In addition, a legislation was passed in early 2021, which gives church organizations running social services, including child protection, property rights over the real estate in which they are currently operating. In the first round in 2021, 29 real estate properties were passed on to various churches by the Hungarian state. This also means that the churches are now eligible to apply for and receive funding from the European Union to renovate the buildings, some of which have exceptional value. This increases the wealth and political role of churches that are hegemonically loyal to the government. It also allows the state to channel EU funding to organizations over which it has significant control.

As I noted above church organizations use most but not all of the allocated state funding to support their foster parent networks. Their insistence on the religious education of children varies from a tolerance of positions to a clearly stated expectation of participation in religious services. My field notes from a conversation with social workers in a recently church-affiliated agency describe the position of the agency’s leader:

We switched affiliations in 2012 and since then [the Church] is our maintainer. Every week a representative from the Church visits to discuss everyday issues. Practicing the religion is not compulsory but they did insist that children follow their religious practices in the summer camps. At the same time, they are not forcing us to change our professional work because of their faith. (Director of foster parent network, Budapest, Nov 3, 2016)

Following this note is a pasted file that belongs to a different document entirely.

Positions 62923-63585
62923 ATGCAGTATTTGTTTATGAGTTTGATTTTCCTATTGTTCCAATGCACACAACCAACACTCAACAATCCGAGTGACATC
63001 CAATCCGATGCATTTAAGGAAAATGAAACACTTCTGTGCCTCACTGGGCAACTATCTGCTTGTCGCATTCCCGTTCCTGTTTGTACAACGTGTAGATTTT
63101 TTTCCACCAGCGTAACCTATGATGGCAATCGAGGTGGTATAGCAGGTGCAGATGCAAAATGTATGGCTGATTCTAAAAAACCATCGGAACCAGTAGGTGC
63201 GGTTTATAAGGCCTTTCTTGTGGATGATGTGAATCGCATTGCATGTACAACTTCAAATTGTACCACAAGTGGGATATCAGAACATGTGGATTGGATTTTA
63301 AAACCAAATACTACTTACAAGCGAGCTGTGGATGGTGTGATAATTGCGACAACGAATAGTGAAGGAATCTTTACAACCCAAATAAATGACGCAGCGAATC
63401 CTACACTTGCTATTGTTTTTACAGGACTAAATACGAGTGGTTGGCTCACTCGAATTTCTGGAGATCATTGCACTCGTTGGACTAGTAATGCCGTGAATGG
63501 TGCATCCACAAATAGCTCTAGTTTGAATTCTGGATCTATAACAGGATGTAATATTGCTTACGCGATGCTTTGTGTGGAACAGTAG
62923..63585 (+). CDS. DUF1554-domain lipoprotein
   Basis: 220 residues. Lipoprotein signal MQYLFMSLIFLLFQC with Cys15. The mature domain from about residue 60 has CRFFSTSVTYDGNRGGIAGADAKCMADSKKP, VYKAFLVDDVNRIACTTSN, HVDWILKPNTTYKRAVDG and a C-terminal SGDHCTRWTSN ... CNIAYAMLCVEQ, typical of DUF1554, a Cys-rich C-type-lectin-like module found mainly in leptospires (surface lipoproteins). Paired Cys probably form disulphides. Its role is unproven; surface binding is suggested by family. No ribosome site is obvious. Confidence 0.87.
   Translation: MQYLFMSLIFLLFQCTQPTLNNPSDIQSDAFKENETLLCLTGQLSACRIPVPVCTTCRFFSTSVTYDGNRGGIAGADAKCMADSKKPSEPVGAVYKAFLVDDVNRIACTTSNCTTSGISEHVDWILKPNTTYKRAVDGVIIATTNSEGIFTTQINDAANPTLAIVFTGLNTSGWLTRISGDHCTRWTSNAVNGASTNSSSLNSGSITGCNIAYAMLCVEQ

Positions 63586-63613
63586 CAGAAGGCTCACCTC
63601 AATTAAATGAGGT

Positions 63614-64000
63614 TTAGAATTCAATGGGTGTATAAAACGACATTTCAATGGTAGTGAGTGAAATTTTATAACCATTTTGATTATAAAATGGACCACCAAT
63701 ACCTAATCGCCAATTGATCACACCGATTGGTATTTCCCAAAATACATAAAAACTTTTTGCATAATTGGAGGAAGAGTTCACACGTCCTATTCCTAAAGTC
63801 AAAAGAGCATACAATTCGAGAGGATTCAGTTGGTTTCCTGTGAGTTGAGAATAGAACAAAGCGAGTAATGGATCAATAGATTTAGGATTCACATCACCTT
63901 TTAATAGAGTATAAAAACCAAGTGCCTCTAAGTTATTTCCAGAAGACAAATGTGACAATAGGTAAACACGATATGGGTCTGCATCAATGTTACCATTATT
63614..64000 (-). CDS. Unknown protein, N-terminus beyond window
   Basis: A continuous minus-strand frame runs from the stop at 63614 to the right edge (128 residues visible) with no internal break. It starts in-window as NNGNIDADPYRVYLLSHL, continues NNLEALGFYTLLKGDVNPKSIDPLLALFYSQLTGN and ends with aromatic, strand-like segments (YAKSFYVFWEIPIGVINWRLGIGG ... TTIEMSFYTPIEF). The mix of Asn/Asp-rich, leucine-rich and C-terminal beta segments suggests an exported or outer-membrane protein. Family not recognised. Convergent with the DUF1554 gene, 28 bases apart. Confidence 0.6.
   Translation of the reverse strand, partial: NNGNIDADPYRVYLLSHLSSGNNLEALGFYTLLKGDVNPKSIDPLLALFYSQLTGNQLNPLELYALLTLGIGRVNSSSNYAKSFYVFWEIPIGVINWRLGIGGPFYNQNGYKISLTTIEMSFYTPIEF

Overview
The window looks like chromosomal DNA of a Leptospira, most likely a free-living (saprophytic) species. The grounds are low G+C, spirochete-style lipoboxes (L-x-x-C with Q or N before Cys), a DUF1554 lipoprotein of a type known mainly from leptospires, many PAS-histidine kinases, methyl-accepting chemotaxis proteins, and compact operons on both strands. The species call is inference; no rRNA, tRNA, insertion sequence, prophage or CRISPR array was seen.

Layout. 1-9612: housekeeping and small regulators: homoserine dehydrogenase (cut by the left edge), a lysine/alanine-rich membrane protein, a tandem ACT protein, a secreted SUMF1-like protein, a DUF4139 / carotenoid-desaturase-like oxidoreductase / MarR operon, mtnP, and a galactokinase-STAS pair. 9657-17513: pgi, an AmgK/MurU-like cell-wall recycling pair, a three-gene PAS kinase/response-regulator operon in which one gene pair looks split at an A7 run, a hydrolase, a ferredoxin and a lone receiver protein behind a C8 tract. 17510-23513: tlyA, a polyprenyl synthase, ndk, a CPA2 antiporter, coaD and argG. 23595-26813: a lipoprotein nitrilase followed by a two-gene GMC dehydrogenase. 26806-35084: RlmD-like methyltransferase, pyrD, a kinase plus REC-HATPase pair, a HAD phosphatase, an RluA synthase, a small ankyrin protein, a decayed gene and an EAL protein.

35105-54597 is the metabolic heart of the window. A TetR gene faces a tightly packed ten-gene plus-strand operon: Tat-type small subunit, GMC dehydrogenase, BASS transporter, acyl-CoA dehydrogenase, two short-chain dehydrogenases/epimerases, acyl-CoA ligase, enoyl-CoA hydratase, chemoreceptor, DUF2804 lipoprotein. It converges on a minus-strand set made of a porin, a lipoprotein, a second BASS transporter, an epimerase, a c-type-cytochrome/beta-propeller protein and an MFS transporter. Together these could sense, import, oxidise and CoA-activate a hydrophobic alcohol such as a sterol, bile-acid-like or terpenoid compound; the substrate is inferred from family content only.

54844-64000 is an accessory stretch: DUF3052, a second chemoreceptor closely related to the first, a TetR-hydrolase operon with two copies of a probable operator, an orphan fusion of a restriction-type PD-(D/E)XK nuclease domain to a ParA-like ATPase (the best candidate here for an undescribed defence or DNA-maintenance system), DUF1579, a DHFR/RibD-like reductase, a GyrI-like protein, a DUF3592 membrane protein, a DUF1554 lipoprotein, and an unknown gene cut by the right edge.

Other churches are significantly more demanding. I talked to the extremely professional and compassionate manager of a then relatively small foster parent agency run by the Catholic Church. She was quite insistent on practicing the faith because she considered it a better way of living.

It is not compulsory for foster parents to be familiar with the teachings of the Catholic Church. We cannot hold them responsible for that … but we would like them to be aware. I mean aware of Jesus’ mission, the basic values of the Church, we teach those. This is not proselytizing … we obviously don’t do that. But there is a softer version of evangelization, for example, that we celebrate religious holidays and include the children and the foster parents and we celebrate together. Or we have these obligatory foster parent trainings. The next one will be taught by [a well known Catholic priest], so there is certainly an influence, not forceful, but it is important to pass on our values. (Head of foster parent agency, Budapest, 2016)

The Protestant Church’s foster parent network is based not only on faith but requires belonging to, or at least being familiar with, local church organizations. The head of the agency explained: